In this article we will discuss about:- 1. Definition of Multinational Corporation 2. Growth of Multinational Corporation 3. Criticisms.

Definition of Multinational Corporation:

A company can be described as international when it conducts its business operations in more than one country. In fact, a multinational corporation is a chain of companies conducting similar operations in several nations under separate national charters but under the same top management.

MNCs are firms with their head office in one country and subsidiaries in other coun­tries. For example, Ford produces cars not only in the U.S.A. but also in Britain, Germany, and other countries. Most major U.S. corporations meet this qualification.

Growth of Multinational Corporation:

The world economy in the 1950s was still in the shadow of the dollar shortage of the earlier years. American decision makers argued that the outflow of financial capital from the USA was desirable. The rapid growth of MNCs, stemming from the immense outflow of investment funds mostly from the USA since World War—II, was the inevitable result. The direct (private) investment by US MNCs in manufacturing industries alone nearly tripled during the 1960s.


However, the growth of the MNCs was not solely an American phe­nomenon. Other best known giant corporations were based in countries like Italy, Switzerland, Canada, West Germany, Sweden and in Japan. They have grown and spread over different countries for worldwide sourcing—to discover markets for finished products and to find out cheap sources of raw materials and labour. Once an American firm has developed a new product for the domestic market at great research and development costs, it will want to sell it worldwide.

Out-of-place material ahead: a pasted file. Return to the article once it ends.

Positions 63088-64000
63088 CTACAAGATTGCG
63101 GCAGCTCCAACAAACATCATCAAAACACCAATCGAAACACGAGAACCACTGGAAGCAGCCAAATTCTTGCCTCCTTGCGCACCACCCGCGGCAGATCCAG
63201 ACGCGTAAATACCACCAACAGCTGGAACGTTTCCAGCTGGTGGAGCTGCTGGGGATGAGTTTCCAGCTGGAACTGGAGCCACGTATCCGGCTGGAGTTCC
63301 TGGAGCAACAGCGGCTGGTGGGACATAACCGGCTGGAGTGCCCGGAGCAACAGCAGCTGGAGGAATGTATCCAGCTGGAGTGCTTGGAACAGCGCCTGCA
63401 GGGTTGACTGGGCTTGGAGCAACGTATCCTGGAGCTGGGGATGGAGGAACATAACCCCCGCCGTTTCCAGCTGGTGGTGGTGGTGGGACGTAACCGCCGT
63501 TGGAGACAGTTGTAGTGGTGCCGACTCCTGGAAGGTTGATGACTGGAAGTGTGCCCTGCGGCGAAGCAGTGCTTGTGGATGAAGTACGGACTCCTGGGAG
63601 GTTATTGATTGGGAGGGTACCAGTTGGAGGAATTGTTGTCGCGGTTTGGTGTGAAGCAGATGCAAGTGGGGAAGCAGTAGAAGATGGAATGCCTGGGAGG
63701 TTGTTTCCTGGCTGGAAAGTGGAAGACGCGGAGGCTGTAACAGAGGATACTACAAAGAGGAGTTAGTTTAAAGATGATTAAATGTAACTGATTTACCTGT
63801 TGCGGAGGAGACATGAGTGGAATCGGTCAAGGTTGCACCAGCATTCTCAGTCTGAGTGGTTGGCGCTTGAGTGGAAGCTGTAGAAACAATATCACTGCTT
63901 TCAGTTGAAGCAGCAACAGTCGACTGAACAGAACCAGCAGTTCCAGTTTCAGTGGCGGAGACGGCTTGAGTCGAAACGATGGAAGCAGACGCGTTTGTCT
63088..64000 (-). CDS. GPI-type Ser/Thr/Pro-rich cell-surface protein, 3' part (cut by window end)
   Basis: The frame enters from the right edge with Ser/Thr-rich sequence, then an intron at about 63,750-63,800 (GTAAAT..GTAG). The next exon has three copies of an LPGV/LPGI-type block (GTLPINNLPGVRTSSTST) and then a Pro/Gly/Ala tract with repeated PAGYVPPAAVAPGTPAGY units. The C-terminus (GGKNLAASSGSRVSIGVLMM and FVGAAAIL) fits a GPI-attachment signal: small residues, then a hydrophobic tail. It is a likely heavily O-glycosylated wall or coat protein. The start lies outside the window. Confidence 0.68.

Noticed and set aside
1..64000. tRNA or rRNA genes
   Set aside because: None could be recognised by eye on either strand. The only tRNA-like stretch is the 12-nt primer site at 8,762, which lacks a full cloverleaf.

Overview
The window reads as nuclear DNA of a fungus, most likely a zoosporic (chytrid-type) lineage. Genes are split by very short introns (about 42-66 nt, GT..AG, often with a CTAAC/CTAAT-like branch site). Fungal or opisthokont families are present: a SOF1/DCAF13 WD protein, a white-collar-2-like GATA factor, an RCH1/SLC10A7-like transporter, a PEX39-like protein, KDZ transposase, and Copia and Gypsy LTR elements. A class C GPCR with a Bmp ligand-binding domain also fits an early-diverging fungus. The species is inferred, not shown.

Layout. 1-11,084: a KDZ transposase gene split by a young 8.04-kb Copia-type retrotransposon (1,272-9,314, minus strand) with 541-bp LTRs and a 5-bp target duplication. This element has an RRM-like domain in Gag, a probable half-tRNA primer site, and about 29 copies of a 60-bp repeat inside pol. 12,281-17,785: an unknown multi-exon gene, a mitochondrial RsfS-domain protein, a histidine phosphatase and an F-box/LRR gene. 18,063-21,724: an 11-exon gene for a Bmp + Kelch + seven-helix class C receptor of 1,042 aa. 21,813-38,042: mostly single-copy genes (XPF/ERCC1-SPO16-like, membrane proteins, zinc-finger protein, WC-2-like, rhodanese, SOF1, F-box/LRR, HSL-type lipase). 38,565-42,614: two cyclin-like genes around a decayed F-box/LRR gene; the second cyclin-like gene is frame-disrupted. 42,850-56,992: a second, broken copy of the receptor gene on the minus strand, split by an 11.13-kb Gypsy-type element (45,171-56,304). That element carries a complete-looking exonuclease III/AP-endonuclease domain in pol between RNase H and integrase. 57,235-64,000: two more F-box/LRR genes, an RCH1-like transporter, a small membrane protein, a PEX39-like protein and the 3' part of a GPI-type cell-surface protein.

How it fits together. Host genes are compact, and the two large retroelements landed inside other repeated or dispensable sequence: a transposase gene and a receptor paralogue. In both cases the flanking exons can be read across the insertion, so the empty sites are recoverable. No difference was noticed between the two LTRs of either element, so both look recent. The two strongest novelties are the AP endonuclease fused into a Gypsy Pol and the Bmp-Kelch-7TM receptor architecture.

They have, of late, been engaged in international sub-contracting busi­ness, thus breaking down trade barriers. An American company may decide to produce in Korea, if this is cheaper than producing in the USA and paying the shipping cost. Alternatively, an American firm may go to Korea or Taiwan in search of low wages and cheap source of raw materials.

MNCs have brought benefits to both capital exporting and receiving coun­tries. They acted as primary vehicles for transfer of technology across national borders. They have solved balance of payments problems of both countries. They have promoted co-operation among nations, induced growth among local suppliers and created new purchasing power and new tax revenues.

Criticisms of Multinational Corporation:

The MNCs have greatly altered the process of trade among nations. They have become the vehicle for transferring financial capital, managerial skill and technology from one nation to another.


Nevertheless, they have been subject to various criticisms:

(i) First, organised labour in the USA argue that MNCs export jobs to their foreign subsidiaries.

(ii) Secondly, it is alleged that they claim unfair tax advantages over smaller domestic firms.

(iii) Thirdly, they can make use of ‘transfer-pricing’ techniques to lighten their tax burden. For example, a company will charge an undue percentage of research and development costs to a subsidiary in a country with high taxes. The result is to transfer profits from where it is low to the detriment of one national treasury and to the benefit of another.


(iv) Fourthly, they posses excess economic power and may alter the fortunes of nations and act as a major force behind world monetary crisis.

(v) Finally, they often ignore (or even violate) national regulation, and their political interests do not necessarily coincide with those of any nation.

These and other criticisms are gradually occupying the attention of many economists and political leaders all over the world. It seems safe to predict that MNCs are heading into an era of closer scrutiny and regulation in the years to come.

True enough, it is often difficult for a host country’s govern­ment to deal with a MNC than domestic firm, because the MNC can more easily exercise the option of simply leaving the country to produce some­where else. Coca Cola and IBM are obvious examples. They refused to conform of India’s FERA and preferred to leave the country in 1977.